n soccer-loving Brazil, even the national pastime hasn't been immune to the enormous protests unfolding around the country.
Brazil will host the 2014 World Cup, and began work several years ago to renovate seven stadiums and build five more to accommodate the tournament. Since then, construction costs have run well over budget, putting major development and public works projects on hold and giving protesters, already upset with a range of governmental policies, yet another grievance to demonstrate against.
When bidding for the World Cup in 2007, Brazil estimated that stadium construction projects would cost around $1 billion all told. That figure has since tripled to $3.68 billion.
South Africa, which hosted the last World Cup, spent about $1.5 billion on all its stadiums.
Renovations to the aging Mane Garrincha National Stadium in Brasilia — the largest stadium project in Brazil's history — have cost $750 million alone. Some 200 protesters, furious over the juxtaposition of the stadium's ballooning cost to the nation's economic woes, burned tires and blocked roads outside that stadium earlier this month.
Brazilian officials initially said the construction costs would be largely covered with private money. However, estimates now show that public funds will cover roughly 90 percent of the total costs, according to Bloomberg.
Despite their high price tags, some of the facilities will face a daunting challenge in attracting spectators once the tournament ends, meaning it will likely be difficult to recoup these investments. Already, some stadiums are projected to become "white elephants" — huge drains on public finances that don't deliver the promised economic return. That's the same fate that befell some of South Africa's stadiums, which were erected for the World Cup but have sat largely unused since.
At least four of Brazil's stadiums — and possibly as many as eight — will never be profitable, according to Reuters.
In one city, Cuiaba, the government is spending some $285 million to build a new stadium that will host just four World Cup games. Volatile weather and extreme seclusion could keep the nearly $300 million stadium being built in the city of Manaus from becoming an enduring attraction, as Jonathan Watts noted in the Guardian.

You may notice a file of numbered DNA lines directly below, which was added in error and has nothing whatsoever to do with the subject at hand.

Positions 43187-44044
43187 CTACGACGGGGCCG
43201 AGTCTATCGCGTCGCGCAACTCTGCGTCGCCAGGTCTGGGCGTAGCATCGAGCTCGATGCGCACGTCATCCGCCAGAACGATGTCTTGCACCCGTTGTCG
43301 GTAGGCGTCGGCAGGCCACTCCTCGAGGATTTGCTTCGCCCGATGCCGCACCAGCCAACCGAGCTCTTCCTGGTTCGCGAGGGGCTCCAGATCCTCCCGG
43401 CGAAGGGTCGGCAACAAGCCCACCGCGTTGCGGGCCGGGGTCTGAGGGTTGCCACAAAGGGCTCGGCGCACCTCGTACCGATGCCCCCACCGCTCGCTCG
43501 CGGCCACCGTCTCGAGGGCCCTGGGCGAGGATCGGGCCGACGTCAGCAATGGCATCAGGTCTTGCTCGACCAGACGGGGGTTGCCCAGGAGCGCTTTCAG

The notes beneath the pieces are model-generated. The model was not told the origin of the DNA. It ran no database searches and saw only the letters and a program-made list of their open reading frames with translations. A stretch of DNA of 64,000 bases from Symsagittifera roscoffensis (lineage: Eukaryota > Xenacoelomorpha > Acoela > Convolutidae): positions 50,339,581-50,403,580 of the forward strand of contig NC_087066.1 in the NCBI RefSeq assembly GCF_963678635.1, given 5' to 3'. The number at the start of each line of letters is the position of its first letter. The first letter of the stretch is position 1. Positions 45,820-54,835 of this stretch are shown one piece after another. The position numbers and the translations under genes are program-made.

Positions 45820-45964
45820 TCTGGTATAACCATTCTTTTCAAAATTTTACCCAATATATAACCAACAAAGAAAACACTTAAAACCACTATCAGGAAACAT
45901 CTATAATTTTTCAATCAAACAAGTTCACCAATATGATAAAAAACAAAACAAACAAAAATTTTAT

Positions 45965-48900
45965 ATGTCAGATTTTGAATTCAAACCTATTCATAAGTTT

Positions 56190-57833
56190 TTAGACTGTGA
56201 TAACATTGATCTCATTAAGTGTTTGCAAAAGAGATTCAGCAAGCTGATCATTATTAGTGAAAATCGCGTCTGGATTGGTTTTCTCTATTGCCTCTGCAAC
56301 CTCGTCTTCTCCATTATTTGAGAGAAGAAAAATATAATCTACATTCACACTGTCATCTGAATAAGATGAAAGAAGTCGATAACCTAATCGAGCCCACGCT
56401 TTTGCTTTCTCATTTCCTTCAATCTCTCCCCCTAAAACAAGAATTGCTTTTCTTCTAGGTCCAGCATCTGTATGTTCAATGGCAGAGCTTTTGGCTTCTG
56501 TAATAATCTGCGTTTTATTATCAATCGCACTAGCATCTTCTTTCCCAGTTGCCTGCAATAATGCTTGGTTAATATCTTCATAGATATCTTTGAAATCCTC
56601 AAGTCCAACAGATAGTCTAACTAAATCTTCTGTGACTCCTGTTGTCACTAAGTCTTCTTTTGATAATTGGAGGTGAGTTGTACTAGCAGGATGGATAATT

Located in one of the planet's last great wildernesses, Manaus is doubly isolated: first by the confluence of the Rio Negro and Rio Solimões, then by a sea of green forest that stretches close to 600 miles on all sides. The electric storms that buffet Manaus sometimes overload the local grid and burn out computers, air conditioners and fridges. Rainy-season downpours can turn a building site into a swimming pool. The equatorial sunlight is so intense that it can bleach coloured plastic seating." [Guardian]
Other new stadiums with similar price tags have been built in cities where the local teams, far removed form the top-tier of national competition, draw hundreds, not thousands, of fans per game.
That's all to say nothing of the other high costs associated with hosting a sprawling event like the World Cup. The government has allocated $900 million for security, and another $12 million for infrastructure improvements needed to accommodate the increased travel and lodging around the games.
The skyrocketing costs have been attributed to a few possible factors. Projected spending on World Cups — and on other international events like the Olympics, for that matter — are often way off base. A stadium in Johannesburg, South Africa, that hosted the final World Cup game in 2010, went $133 million over budget.
There's also the issue of rampant corruption in Brazil (it's one of the reasons protesters took to the streets in the first place), which could be further exacerbating the problem.
One protester neatly summed up the general opposition to the stadium financing, telling the Guardian "football is all about money."
"The World Cup contributes nothing to society," that protester added. "It's just for the elite."
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